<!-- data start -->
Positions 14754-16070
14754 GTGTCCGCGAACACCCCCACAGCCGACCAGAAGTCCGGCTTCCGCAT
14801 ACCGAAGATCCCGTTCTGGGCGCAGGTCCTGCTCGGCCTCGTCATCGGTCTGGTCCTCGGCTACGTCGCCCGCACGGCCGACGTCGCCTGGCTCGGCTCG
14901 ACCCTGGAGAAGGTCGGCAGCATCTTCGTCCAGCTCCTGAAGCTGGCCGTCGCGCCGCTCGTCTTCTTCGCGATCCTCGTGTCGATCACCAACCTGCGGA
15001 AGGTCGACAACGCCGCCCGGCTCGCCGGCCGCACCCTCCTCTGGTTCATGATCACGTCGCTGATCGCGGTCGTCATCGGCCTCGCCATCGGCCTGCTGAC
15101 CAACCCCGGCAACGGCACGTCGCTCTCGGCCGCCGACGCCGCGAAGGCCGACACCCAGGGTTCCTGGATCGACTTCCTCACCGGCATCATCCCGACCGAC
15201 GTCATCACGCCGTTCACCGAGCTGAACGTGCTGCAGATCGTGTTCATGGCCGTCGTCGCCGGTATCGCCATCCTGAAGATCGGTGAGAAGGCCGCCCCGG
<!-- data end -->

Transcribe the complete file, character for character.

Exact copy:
Positions 14754-16070
14754 GTGTCCGCGAACACCCCCACAGCCGACCAGAAGTCCGGCTTCCGCAT
14801 ACCGAAGATCCCGTTCTGGGCGCAGGTCCTGCTCGGCCTCGTCATCGGTCTGGTCCTCGGCTACGTCGCCCGCACGGCCGACGTCGCCTGGCTCGGCTCG
14901 ACCCTGGAGAAGGTCGGCAGCATCTTCGTCCAGCTCCTGAAGCTGGCCGTCGCGCCGCTCGTCTTCTTCGCGATCCTCGTGTCGATCACCAACCTGCGGA
15001 AGGTCGACAACGCCGCCCGGCTCGCCGGCCGCACCCTCCTCTGGTTCATGATCACGTCGCTGATCGCGGTCGTCATCGGCCTCGCCATCGGCCTGCTGAC
15101 CAACCCCGGCAACGGCACGTCGCTCTCGGCCGCCGACGCCGCGAAGGCCGACACCCAGGGTTCCTGGATCGACTTCCTCACCGGCATCATCCCGACCGAC
15201 GTCATCACGCCGTTCACCGAGCTGAACGTGCTGCAGATCGTGTTCATGGCCGTCGTCGCCGGTATCGCCATCCTGAAGATCGGTGAGAAGGCCGCCCCGG